Ice Fishing & Swedish Pimple Tips

Ice Fishing & Swedish Pimple TipsAnglers have ice fished with Swedish Pimple lures for more than 50 years in the United States and even longer in Europe. Although ice fishing has gone modern in the last two decades with an influx of battery-operated fishing rods, electronic fish locators and glow-in-the-dark fishing lures, the simple, traditional design of the Swedish Pimple is as effective today as it was decades ago.

Fished alone or tipped with bait, the Swedish Pimple continues to produce perch, crappies, walleyes, lake trout and northern pike for ice anglers year after year.


Difficulty: Moderately Easy

How to:

Things You’ll Need:
  • Swedish Pimple fishing lure
  • 2 ice fishing rod and reel combos
  • Plain hook
  • Split shot sinker
  • 2- to 3-inch minnows
  • Fish locator
  • Ice auger
  • Rod holder
Step 1
Tie a Swedish Pimple to the end of your ice fishing line with an Improved Clinch knot. Hook a 2- to 3-inch minnow (shiner, fathead or sucker) just under the dorsal fin with one of the Swedish Pimple's three hooks.
Step 2
Place the transducer of your fish locator in the ice hole and turn on the locator.
Step 3
Drop the Swedish Pimple in the water to a depth of one foot above any fish that appear on the fish locator screen. If no fish are present, drop your Swedish Pimple to about one foot off the bottom.
Step 4
Snap the rod tip upward a foot, then let the Swedish Pimple fall to the previous depth on a slack line, which is achieved by quickly lowering the rod tip to the original depth. A slack line allows the Swedish Pimple to flutter enticingly like a wounded minnow. Pause 3 to 10 seconds, and then repeat for five minutes.
Step 5
Monitor the fish locator. If no fish are present, drop the Swedish Pimple to the bottom to stir up a cloud of sediment. Fish sometimes stir up the bottom as they feed, so this may attract fish. If fish appear and rise up to the lure, they may strike. Continue jigging until they do.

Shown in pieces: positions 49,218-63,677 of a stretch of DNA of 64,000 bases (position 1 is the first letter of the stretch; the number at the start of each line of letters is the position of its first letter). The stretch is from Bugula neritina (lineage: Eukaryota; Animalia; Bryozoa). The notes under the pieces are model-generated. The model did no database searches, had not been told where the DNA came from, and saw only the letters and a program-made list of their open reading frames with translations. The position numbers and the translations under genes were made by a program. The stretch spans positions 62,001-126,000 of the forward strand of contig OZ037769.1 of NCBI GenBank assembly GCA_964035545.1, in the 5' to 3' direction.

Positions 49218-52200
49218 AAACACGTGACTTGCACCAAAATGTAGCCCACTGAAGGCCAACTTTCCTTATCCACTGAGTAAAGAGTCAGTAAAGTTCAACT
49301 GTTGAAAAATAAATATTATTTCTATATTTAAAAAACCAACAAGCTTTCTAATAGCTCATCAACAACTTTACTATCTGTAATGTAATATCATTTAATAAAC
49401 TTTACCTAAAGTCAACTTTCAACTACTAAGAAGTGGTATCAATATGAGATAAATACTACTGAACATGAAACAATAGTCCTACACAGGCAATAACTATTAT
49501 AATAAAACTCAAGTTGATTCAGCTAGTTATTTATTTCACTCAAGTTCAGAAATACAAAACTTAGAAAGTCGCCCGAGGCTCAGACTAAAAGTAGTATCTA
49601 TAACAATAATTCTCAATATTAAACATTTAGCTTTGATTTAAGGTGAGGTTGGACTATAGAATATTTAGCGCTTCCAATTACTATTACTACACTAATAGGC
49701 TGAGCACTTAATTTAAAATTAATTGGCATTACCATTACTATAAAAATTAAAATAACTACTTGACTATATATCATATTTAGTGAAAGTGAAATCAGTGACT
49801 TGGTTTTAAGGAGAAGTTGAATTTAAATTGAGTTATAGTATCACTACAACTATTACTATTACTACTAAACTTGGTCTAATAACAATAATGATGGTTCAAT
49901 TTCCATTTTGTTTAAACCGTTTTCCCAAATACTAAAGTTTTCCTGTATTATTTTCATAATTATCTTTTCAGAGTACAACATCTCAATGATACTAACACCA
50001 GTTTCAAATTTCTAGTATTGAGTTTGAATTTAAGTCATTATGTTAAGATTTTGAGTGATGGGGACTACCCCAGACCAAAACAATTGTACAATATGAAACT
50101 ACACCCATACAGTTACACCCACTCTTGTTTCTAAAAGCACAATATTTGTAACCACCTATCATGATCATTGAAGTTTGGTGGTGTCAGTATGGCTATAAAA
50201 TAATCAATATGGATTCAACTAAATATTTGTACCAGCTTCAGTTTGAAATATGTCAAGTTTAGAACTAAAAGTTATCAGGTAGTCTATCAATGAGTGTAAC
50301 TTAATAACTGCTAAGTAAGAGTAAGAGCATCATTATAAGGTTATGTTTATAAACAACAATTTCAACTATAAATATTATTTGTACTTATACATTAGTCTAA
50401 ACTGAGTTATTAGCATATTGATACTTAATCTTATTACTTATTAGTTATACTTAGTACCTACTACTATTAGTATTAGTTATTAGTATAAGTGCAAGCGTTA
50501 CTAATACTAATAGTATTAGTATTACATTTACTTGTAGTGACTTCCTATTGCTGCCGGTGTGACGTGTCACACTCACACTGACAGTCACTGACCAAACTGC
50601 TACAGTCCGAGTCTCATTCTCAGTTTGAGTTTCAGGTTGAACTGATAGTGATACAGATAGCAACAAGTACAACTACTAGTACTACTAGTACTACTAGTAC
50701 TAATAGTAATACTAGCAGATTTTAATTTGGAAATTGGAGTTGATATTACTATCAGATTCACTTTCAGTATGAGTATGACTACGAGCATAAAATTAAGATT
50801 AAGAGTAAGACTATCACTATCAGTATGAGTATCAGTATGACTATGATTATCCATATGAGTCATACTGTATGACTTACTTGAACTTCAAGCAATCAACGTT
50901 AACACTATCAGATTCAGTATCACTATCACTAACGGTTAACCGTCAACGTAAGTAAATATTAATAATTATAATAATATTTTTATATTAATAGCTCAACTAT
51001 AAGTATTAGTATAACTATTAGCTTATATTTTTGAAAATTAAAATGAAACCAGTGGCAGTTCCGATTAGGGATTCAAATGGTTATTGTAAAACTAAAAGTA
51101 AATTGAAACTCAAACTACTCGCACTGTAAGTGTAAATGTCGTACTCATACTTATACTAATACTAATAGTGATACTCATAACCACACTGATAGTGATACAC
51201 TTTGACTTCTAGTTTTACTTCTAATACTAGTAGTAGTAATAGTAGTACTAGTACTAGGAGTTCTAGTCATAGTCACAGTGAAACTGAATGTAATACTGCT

Step 6
Jig less aggressively if fish rise up to the lure, and then retreat. Jiggle the lure up and down only three or four inches for five seconds, then pause for 10 seconds. Hold the lure motionless if fish still don't strike. If this doesn't draw strikes, reel in the lure.
Step 7
Unhook the minnow and rip off just the head of a dead minnow. Fish are less aggressive in winter's cold waters so a downsized presentation can be successful. Lower the lure as before and jiggle the Swedish Pimple three or four inches. Monitor the fish locator.
Step 8
Reel in your lure if fish appear on the locator but still don't strike. If multiple lines are legal (most states allow multiple lines while ice fishing) drill another hole with an ice auger about three feet from the first hole. This close proximity should ensure you can see both lines on the fish locator.
Step 9
Tie a single hook to the second fishing rod and pinch a small split shot sinker to the line a foot above the hook to help lower the bait. Hook a minnow just under the dorsal fin and lower the bait to one foot above the level where fish have appeared. Place the rod in a rod holder or on the ice.
Step 10
Lower the Swedish Pimple baited with a minnow head to 1 foot above the fish in the first ice hole. Continue jigging to attract fish. Fish may strike the Swedish Pimple. If not, the flash and vibration of the Swedish Pimple may attract fish, which may strike the motionless live minnow on the second rod.

Tips & Warnings

Experiment with different lure colors if fish appear on the locator but don't bite.
Try smaller lure sizes when fish are finicky.

Article Written By Joe Shead

Joe Shead is a freelance writer specializing in outdoor writing. He has written for numerous national and regional outdoor magazines on various topics from hunting to fishing to his pet subject, shed antler hunting.

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